Febuxostat (Uloric®)

What is Febuxostat (Uloric®)?

Febuxostat is a prescription medicine called a xanthine oxidase (XO) inhibitor that is used to lower blood uric acid levels in adults with gout.  Uric acid comes from substances called purines. Most purines come from within your body but they also come from food and drinks. Febuxostat works in adults with gout by stopping the body from turning purines into uric acid.  Febuxostat is commonly known as Uloricâ.

How do I take it?

Febuxostat is taken once a day.  Most people start with one 40mg tablet a day.  It can be increased to 80 mg a day.  Febuxostat can be taken with or without food.  Febuxostat can be taken with antacids. Febuxostat should be kept out of the light, in temperatures between 59ºF-86ºF (15ºC-30ºC).

What about side effects?

Before beginning Febuxostat treatment, make sure you’ve told your healthcare professional about any medical problems you have. This is especially important if:

  • You have liver or kidney problems
  • You have a history of heart disease or stroke
  • You’re pregnant or planning to become pregnant
  • You’re breast-feeding or planning to breast-feed

Your healthcare professional may do blood tests to check your liver function while you are taking Febuxostat.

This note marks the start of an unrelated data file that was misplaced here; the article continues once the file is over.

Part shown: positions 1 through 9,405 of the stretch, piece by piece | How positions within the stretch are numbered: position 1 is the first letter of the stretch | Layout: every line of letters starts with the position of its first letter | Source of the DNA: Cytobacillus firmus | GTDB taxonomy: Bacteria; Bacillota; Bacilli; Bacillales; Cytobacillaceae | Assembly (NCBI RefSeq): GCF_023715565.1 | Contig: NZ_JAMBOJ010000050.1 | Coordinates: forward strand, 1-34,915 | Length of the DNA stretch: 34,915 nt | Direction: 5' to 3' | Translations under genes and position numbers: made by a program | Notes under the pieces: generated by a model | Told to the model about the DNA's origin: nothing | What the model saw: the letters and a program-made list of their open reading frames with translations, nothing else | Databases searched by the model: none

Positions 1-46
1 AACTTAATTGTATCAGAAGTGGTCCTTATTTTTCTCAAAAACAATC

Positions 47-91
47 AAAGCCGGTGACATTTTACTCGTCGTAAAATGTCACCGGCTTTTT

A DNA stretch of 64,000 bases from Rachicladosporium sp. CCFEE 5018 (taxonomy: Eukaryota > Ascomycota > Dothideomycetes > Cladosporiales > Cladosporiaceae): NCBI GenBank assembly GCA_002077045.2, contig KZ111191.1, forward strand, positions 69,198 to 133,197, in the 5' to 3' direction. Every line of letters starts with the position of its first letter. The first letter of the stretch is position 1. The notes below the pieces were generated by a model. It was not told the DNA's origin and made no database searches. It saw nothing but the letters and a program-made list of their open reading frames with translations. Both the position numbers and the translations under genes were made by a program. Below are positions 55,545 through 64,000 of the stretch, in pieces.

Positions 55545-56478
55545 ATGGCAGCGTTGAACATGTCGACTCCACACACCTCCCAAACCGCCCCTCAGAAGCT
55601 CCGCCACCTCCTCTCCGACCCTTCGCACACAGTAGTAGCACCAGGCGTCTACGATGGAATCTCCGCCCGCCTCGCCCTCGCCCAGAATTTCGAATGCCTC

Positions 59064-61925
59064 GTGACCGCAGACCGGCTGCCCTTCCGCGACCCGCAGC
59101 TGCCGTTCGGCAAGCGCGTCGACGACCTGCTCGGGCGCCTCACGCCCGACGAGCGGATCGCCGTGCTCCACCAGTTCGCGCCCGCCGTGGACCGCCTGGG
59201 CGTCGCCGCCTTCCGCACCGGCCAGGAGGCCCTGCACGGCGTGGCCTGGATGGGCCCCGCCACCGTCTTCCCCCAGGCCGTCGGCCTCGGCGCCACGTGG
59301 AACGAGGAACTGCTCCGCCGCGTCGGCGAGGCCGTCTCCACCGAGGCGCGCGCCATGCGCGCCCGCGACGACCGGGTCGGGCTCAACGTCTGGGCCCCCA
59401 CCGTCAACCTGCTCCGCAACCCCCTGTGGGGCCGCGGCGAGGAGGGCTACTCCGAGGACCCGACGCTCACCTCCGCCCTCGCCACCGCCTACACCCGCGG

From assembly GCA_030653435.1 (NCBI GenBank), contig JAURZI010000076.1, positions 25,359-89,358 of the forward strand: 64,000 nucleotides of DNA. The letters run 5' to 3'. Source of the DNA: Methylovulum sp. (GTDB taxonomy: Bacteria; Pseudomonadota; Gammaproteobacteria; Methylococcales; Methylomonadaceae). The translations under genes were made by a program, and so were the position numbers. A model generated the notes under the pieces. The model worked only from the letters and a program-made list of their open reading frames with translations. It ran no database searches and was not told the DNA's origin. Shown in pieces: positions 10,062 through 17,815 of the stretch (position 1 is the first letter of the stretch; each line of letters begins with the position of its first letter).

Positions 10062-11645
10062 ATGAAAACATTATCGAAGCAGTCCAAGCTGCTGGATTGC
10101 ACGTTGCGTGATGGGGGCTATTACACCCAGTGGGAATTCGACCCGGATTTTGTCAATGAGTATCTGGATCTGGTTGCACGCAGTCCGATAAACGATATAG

The most common side effects of Febuxostat are liver problems, nausea, gout flares, joint pain, and rash. Contact your prescriber if any of these side effects occur.

What about other medications?

When you are taking Febuxostat, it is very important that your doctors know if you are taking any other medicine. This includes prescription and non-prescription medicines as well as birth control pills, vitamins, and herbal supplements.

What else should I know?

Gout may flare up when you start taking medicine (e.g., febuxostat, allopurinol, and probenecid) to lower your uric acid. This may be caused when crystals begin to dissolve in your joints as your uric acid level goes down. Your healthcare professional may tell you to take other medicines to help prevent or manage flares during initial treatment. If your healthcare professional gives you medicine to lower your uric acid, you should keep taking it, even between attacks.

Updated: April 25, 2012

Victoria Ruffing, RN

About Victoria Ruffing, RN

Ms. Ruffing has been a member of the Arthritis Center since 2000, currently serving as the Nurse Manager. She is a critical member of our patient care team.